Volume 50, Issue 1 - January 2015

NewsAnalysis:MIRRORS

North American Mirror Industry Not at a ‘Stand Still’; Growth Strategies Change

International trade, offshore movement and economic import influence has forced many domestic industries to re-calibrate over the last couple decades. And that effect has certainly been reflected in the North American glass mirror sector.

In some cases, those factors have meant companies have had to diversify their product, while others have changed their target market.

Walker Glass, established in 1942, diversified. For 60 years, the company’s core business was mirror manufacturing—stock sheet mirror products, as well as decorative mirror in frames, which they sold at the retail level.

By the early 2000s, the company saw the market shifting to a heavy dose of import competition. “It was definitely already present in the ’90s, but our read in the early 2000s was that we were going to see more and more import business,” says business development manager Marc Deschamps.

It was then that the company took a hard look at what it was good at versus how that would translate in the changed market. And, while the company was proficient in the stock sheet mirror business, a change in focus was necessary.

“We had longtime customers and a well-oiled production facility,” he says. “Nevertheless, we felt it was not going to get better with prices, margins and imports coming in from Asia.” During that period, Walker decided to sell its framed mirror division and up its game in the etched-glass department.

That decision has worked well for Walker, which has grown into a North American market leader in decorative glazing.

“With mirror stock sheets being price driven, it’s tough for us to ship truckloads of mirrors to the west coast,” says Deschamps. “But textures has changed the game as well, and we’re able to go across the U.S. and Canada with that. We have fabricators everywhere that carry our line.”

Other North American companies, such as Lenoir Mirror, saw things evolve a little differently. Lenoir celebrated its 100-year anniversary last year as a result of a shift it made in its target customer.

Drew Mayberry, Lenoir’s president and CEO, says that in the early ’90s, well over 50 percent of the company’s
sales were to furniture manufacturers, and another 10 to 15 percent went to medicine cabinet manufacturers. Today, those combined markets make up less than 5 percent.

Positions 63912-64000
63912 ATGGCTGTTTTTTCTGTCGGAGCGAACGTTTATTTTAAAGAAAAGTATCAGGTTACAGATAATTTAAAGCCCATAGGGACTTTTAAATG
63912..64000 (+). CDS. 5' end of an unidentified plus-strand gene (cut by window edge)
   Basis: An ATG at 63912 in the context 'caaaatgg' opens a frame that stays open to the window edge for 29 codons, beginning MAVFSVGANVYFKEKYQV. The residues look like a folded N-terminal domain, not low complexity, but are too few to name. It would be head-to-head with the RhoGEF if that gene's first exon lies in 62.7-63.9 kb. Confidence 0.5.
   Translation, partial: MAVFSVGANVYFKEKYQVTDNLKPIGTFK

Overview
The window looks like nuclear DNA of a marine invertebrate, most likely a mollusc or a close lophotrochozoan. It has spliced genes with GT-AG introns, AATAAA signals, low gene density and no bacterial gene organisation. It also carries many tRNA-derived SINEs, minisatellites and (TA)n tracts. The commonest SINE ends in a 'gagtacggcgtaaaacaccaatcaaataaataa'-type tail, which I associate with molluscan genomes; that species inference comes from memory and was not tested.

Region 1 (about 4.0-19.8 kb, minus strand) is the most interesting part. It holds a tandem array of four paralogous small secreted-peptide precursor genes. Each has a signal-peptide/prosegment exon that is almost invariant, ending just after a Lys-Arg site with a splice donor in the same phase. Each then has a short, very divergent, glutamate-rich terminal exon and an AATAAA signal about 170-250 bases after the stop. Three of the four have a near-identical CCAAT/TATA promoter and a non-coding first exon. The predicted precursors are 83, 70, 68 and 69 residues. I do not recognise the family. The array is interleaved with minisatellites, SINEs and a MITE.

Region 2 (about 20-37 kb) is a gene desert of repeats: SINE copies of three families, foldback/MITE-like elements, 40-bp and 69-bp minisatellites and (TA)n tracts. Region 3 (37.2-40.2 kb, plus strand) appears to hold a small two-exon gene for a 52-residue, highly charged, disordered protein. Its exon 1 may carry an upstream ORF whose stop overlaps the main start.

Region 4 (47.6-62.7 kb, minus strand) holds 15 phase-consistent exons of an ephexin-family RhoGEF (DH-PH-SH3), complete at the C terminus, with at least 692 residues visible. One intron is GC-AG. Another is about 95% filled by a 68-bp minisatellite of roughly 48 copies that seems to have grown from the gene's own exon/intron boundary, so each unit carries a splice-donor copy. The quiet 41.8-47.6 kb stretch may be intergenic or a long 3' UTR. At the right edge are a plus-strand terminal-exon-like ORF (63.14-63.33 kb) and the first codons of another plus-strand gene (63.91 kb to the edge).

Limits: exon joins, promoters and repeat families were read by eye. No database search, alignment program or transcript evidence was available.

“Ours has been not so much diversifying product,” he says. “… A lot of what we’ve done is diversifying markets served.

“The impact on us has been more indirect, in that the manufacturers offering those products, they moved the manufacturing off shore. It wasn’t an issue of them buying mirrors and glass from [Asia] as much as it was migration of that manufacturing offshore.”

Lenoir, however, found its niche elsewhere. Mayberry says Lenoir’s mirrors still find their way into homes, but they’re now in different places—on the bathroom wall, for example, instead of on the medicine cabinet.
The company has also done more work with institutional customers that sell to hotels, and another market segment that has grown of late is what Mayberry refers to as the “after paid installer.”

“They go into a home that’s been built and they install mirrors, shelving in closets, shower doors, sliding and bi-folding doors, they blow in insulation, things like that,” he says. “That’s a market segment that hardly even existed 25-30 years ago.”

That’s not to say that Lenoir hasn’t experimented with other products. “In the last 25 years, we’ve tried a number of different things,” says Mayberry. “Some of it is trial and error—we didn’t just have a success with everything we tried.”

One of the successes, however, has been Lenoir’s partnership with AGC Glass Co. North America in the
backpainted line Krystal Kolours.

“You can’t stand still,” he says. “If you ever get to where you say, ‘I want it to stay this way,’ then you’re not going to last.”

That was Walker’s approach back in the early 2000s, when it began developing its research and development department.

“At that time, we thought, ‘If you start this line, you’ve got to look at the capabilities, the benefits that developing it could bring to market,’” he says. “...We had to set up R&D to look at other products and be proactive.”

In parallel with that approach, Walker also upped its marketing efforts, and a big part of that meant going to architects to educate them on their products and solutions.

“The fact we’re promoting to architects is a big thing, because import competition doesn’t do that,” says Deschamps.

An advantage Lenoir has as a domestic producer is that it provides faster turnaround and smaller amounts of product, as opposed to the import companies that ship in bulk and have much further to travel. The “local” option allows customers to carry a smaller inventory with less cash tied up.



—Nick St. Denis




USG
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